I think you are asking whether the eviction is being done properly and lawfully under the particular circumstances. To answer that question, some additional information is required. 1) Who is named as a tenant on the lease? Is it just your sister, or your sister and the boyfriend, or is it all 3 of you? 2) If you are not named as a tenant on the lease, do you have a written sublease or are you living there only on an informal and unwritten basis?
  8. MiddlePart

    Appeal a chemical refusal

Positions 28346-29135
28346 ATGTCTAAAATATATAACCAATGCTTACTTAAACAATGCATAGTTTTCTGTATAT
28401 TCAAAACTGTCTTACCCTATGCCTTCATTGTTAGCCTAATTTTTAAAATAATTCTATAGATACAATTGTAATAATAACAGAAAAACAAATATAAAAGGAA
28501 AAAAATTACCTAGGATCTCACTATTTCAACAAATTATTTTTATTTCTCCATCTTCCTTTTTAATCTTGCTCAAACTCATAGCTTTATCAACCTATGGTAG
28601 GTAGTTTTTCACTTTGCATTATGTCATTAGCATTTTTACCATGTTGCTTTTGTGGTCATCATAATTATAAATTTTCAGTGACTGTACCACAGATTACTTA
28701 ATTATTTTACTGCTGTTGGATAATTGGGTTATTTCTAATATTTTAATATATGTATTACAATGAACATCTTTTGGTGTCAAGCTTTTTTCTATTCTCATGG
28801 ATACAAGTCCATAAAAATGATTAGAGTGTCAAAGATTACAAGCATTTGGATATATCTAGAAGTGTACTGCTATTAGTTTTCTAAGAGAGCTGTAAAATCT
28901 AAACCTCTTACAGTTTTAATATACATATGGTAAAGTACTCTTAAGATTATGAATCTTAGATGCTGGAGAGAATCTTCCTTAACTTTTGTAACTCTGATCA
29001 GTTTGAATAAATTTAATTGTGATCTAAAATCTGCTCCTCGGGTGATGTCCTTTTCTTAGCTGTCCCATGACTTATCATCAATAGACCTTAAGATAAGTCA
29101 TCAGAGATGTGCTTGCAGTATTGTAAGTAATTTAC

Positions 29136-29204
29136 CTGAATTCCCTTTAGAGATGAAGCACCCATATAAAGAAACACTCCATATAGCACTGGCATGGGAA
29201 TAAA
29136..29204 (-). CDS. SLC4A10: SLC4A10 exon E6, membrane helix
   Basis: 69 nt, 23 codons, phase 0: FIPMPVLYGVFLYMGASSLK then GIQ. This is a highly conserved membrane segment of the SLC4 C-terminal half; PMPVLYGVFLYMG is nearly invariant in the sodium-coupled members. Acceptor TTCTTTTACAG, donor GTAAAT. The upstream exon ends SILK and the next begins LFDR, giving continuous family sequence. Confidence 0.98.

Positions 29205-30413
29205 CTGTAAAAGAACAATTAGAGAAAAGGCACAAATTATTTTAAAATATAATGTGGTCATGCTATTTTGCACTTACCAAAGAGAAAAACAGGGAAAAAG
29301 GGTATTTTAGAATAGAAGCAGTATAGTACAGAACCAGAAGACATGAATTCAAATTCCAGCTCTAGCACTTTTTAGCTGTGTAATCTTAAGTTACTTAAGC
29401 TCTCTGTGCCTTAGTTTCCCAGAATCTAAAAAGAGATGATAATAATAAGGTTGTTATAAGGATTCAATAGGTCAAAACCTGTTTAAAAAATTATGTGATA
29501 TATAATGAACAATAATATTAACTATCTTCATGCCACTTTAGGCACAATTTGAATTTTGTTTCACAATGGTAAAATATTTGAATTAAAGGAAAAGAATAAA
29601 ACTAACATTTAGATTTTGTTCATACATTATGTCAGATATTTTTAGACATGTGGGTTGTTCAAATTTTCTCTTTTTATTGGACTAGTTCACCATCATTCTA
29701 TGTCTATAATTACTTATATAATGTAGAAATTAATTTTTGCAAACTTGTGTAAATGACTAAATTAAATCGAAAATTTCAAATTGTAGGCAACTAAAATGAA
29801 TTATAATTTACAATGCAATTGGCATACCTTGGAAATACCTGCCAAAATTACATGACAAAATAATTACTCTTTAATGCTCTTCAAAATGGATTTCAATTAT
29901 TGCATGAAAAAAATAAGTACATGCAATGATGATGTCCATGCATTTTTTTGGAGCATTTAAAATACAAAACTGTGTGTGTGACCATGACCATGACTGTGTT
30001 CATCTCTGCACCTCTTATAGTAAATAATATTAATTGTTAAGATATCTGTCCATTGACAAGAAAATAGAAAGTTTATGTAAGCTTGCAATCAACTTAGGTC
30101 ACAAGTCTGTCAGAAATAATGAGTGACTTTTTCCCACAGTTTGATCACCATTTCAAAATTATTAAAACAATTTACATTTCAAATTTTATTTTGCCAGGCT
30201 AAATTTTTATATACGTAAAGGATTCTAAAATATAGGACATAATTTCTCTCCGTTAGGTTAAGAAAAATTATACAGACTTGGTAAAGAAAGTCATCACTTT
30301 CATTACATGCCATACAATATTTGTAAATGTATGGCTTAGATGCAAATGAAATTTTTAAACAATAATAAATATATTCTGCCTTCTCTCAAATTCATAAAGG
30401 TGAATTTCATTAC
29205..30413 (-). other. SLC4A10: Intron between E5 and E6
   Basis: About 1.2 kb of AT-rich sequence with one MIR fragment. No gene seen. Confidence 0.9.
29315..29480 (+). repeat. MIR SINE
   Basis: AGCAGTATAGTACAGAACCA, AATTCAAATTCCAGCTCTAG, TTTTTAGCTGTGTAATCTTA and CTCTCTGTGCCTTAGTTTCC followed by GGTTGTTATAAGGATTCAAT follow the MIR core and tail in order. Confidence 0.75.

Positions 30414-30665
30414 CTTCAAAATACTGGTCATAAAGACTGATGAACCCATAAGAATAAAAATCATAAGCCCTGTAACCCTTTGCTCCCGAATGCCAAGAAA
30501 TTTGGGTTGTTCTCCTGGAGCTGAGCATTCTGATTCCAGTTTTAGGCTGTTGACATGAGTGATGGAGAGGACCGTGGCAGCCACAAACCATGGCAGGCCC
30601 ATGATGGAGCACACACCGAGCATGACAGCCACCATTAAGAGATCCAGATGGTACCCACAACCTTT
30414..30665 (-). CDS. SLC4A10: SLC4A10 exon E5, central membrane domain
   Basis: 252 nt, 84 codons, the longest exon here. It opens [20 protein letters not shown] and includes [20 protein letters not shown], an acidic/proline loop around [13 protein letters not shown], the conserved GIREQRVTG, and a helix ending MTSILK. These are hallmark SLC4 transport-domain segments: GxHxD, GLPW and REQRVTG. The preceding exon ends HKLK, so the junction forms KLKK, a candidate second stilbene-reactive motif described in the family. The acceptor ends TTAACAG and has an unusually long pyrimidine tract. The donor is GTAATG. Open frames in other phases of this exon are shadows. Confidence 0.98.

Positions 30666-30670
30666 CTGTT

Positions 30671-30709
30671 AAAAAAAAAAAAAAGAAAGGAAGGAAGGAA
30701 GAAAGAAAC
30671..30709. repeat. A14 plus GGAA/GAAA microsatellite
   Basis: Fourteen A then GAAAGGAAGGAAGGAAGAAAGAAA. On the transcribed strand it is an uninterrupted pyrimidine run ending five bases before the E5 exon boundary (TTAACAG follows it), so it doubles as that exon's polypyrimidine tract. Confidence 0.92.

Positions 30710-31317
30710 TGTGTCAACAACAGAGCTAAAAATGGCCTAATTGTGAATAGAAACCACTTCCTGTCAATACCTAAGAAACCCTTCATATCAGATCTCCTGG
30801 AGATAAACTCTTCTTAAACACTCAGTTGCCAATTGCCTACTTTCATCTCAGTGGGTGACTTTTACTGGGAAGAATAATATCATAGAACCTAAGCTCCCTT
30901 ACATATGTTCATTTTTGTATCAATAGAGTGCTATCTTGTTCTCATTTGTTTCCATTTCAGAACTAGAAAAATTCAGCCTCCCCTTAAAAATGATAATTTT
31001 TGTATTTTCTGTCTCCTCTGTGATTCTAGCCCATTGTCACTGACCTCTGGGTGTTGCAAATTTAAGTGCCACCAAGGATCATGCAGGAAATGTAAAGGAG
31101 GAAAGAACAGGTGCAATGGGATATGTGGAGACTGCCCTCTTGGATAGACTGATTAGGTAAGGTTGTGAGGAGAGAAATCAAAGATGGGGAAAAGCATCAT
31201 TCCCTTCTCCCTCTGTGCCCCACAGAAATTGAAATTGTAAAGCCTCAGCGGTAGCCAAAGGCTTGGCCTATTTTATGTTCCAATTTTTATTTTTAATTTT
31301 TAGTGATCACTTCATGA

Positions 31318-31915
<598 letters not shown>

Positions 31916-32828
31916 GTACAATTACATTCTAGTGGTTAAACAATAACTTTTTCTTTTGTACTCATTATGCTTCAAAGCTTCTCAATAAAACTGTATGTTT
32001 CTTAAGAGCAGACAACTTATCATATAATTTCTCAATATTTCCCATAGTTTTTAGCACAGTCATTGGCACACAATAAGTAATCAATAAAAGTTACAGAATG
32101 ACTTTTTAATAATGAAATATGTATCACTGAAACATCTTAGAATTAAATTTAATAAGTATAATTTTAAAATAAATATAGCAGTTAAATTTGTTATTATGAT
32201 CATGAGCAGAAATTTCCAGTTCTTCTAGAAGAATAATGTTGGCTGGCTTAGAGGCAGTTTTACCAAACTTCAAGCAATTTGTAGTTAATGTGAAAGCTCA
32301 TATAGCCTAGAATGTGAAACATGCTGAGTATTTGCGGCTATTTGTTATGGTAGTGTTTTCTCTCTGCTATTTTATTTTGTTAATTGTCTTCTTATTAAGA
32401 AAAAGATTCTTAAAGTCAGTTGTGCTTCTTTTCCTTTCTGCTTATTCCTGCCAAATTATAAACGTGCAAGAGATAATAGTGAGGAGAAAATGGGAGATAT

Your post is a little confusing and so it is difficult to offer you any opinions. I understand that you were in an accident about 6 years ago and in connection with that accident you refused a breathalyzer test. You had an attorney advising you then. It isn't clear from your post what happened next -- were you charged with a crime and were you convicted of a crime in connection with the accident? If you were, when was that conviction and what was the sentence? Not clear to me what you meant when you wrote " Never game a permit nor a appeal option..." Also not clear to me what you meant when you wrote: "now i need to appeal with satop as they put me on highest level witch it 75 hours of groups and counseling ..." I assume you are referring to a substance abuse traffic offender program (acronym: SATOP), the completion of which is sometimes imposed as a requirement for reinstatement of a drivers license following a DWI conviction. You then indicate something about driving while suspended and 2 pending, and now needing or wanting some kind of appeal. It was not clear to me what issues you are appealing and which case you are appealing from. It was also not clear to me what connection the 'driving while suspended' has to the accident. You also indicate that you were "wrongfully charged" (but it wasn't clear to me what you referring to when you said that) and you also indicate that "the case went on for 4 yrs" (but it wasn't clear to me which case, or what the result was, or whether it was related to the accident or not). You indicate you were charged with CNI -- which, in the traffic ticket context I think means failing to have the legally-required insurance (Charge: Compulsory Insurance, No Insurance). Strictly speaking, yes -- a judge will review any case you file. If the case has no merit the court will probably dispense with it quickly and unfavorably to you. On the other hand, if your claim has merit (or appears to have merit), the court will give it due consideration before reaching a decision. With some clarification on your story, this message board might be able to offer some suggestions more specific to your particular situation.